Through the Looking Glass: My Father's Illness

by Lauren Harris | 1/8/15 11:15pm

01.09.15.mirror.lauren.harris_CourtesyLaurenHarris
Lauren Harris '16 writes about grappling with her father's death by suicide.
Source: Courtesy of Lauren Harris

My father passed away the summer before my sophomore year. That’s how I always start the explanation, and that’s often how I end it. When people ask about my father, they don’t expect a tragic story as a response, and I truly do not wish to present them with one. Death is already painful and complicated. Loss of a parent is immensely difficult — the story is already sad, regardless of the circumstances.

One of the main reasons that I tend to avoid talking about my father’s death is that the words themselves are so melodramatic — “My dad committed suicide.” The phrasing makes it sound like a crime and an illness wrapped up in one. There are so many inherent associations with those words that it becomes nearly impossible to conceptualize the phrase as anything that could possibly have happened in my life. Confronting the reality of my father’s suicide has always reminded me of the visceral feeling I had at a funeral when I was younger upon seeing a corpse in a coffin for the first time. It is so grotesque that it seems as though it must be fake. I am seized with an intense desire to escape that mental space.

I was in middle school when I first realized that my father struggled with depression. I don’t remember how it came up exactly, but I recall my mom gently explaining to me that dad’s depression didn’t have anything to do with me or our family’s situation, and that he was seeing a psychiatrist for treatment. I never talked to my dad about it personally — our relationship wasn’t like that. He was quiet, intellectual and introverted — not overly affectionate or gregarious. But we were close and had a lot in common. We shared intellectual discussions rather than emotional ones. He had a dry sense of humor and sharp wit that I inherited, and his mental capacity for factual knowledge was enviable and immensely impressive. He knew so much. Sometimes we would go for walks in a nearby park, and he would teach me the correct names for all the birds we saw. Once he explained to me, on our daily drive to my middle school, how vehicle traffic followed many of the laws of fluid dynamics. On the rare occasions that I was going to leave home for more than a few days, he would embrace me, and we would exchange “I love yous.” But as far as I can recall, we rarely verbally shared our feelings in a substantial way. I don’t think it bothered either of us.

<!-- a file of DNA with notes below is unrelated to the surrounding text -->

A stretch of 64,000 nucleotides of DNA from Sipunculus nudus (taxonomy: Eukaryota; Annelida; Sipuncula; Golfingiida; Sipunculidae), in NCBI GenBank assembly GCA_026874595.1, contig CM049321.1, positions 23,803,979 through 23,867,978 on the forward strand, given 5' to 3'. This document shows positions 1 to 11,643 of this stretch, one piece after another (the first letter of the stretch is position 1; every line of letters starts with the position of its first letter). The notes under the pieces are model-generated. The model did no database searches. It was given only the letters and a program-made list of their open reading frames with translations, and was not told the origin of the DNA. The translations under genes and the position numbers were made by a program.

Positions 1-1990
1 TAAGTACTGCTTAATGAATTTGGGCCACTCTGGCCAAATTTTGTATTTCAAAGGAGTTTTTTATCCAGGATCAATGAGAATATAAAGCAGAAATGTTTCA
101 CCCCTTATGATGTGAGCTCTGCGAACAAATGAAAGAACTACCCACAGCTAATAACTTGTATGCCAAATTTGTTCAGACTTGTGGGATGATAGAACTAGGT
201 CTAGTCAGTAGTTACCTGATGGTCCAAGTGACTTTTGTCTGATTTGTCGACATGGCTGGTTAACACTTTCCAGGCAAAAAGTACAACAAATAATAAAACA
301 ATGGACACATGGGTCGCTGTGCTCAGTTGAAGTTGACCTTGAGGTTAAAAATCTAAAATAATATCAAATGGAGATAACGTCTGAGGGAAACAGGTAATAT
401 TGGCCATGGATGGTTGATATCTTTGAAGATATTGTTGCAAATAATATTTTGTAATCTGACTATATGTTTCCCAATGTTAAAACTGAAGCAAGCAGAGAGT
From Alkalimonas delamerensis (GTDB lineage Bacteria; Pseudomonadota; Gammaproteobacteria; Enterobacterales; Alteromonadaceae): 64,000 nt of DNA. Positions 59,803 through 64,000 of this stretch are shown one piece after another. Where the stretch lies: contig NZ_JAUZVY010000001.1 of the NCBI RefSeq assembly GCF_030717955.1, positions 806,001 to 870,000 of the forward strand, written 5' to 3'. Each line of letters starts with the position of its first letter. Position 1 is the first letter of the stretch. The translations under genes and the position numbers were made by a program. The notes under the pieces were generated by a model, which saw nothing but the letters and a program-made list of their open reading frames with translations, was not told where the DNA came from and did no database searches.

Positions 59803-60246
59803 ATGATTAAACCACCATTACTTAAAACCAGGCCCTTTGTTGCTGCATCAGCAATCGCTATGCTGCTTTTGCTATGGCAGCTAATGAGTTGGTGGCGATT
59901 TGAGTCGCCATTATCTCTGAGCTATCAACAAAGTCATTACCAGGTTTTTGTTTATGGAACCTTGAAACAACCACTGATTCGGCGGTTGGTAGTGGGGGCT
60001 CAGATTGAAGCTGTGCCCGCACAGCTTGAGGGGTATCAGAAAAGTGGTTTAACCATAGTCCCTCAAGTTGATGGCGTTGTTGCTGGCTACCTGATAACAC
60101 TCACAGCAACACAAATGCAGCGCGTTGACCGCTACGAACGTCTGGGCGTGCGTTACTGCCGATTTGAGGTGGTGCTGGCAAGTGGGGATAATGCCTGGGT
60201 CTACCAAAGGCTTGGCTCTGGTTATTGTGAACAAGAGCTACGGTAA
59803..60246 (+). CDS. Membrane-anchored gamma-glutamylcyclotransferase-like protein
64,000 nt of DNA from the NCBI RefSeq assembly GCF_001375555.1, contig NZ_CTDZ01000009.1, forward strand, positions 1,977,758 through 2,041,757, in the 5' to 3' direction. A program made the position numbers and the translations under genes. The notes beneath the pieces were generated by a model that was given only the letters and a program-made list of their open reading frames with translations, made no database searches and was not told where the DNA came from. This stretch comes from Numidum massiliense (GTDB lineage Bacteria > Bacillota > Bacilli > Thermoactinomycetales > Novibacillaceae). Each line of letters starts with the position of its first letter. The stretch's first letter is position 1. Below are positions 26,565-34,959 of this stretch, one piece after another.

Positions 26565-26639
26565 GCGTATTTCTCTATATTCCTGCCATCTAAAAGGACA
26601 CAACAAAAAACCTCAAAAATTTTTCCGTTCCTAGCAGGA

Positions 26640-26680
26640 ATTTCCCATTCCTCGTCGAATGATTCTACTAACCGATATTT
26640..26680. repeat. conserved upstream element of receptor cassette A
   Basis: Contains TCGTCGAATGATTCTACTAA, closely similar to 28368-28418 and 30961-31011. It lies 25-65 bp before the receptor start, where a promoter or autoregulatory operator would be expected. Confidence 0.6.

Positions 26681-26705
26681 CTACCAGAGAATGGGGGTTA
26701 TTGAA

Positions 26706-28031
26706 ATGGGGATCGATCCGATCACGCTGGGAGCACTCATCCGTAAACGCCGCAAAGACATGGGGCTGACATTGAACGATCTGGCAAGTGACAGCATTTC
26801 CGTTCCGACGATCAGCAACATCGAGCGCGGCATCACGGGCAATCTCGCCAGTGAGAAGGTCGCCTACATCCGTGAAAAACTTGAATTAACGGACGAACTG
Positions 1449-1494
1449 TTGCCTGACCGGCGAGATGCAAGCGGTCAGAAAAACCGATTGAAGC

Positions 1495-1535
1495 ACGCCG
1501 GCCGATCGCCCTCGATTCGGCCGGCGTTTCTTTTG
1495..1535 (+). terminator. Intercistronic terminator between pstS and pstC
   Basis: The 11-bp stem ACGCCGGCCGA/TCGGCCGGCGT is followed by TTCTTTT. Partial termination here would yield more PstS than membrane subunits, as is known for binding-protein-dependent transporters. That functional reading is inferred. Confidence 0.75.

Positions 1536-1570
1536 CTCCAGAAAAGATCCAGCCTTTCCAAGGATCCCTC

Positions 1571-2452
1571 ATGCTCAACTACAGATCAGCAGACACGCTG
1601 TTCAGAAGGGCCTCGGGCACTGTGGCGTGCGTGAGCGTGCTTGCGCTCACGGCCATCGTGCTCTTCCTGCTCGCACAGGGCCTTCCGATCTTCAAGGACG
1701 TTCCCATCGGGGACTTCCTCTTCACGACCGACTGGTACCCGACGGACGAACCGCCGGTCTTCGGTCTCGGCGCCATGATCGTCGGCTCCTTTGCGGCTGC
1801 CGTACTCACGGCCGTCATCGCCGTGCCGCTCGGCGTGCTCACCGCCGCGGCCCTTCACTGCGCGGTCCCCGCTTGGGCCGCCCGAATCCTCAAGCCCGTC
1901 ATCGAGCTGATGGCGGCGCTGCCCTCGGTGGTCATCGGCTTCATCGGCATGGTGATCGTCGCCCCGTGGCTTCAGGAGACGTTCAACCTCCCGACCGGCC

I didn’t think about my dad’s depression much until I got older. Many of his symptoms could be attributed to an introverted personality, so his behavior didn’t seem remarkable. But I slowly began to understand that the extent to which he required time alone, as well as the occasional intensity of his negative emotions, was not necessarily typical.

In hindsight, his depression must have worsened gradually, but it never seemed as though it was overtaking his existence. Though I sensed the distance that separated him from myself and everyone else, I never even skimmed the surface of what may have been an overwhelming and increasing feeling of despair . It’s still difficult for me to understand, because my dad never outwardly or explicitly expressed any sadness to me. There was so much he enjoyed doing — talking long walks on the boardwalk, caring for our cats, cooking dinner and driving me from piano lessons to ballet to horseback riding lessons without ever complaining.

When I left for my first year at Dartmouth, I rarely kept in touch with dad. That was normal for us. We spoke on the phone about once a week, and we emailed back and forth. He would send me links to blues music videos on YouTube, and I would update him with the day-to-day craziness of freshman year: my atrocious grades in Math 11, my deteriorating sleep schedule and getting to know my roommate. He seemed, for lack of a better word, okay. I wasn’t thinking about his depression — after all, I usually didn’t.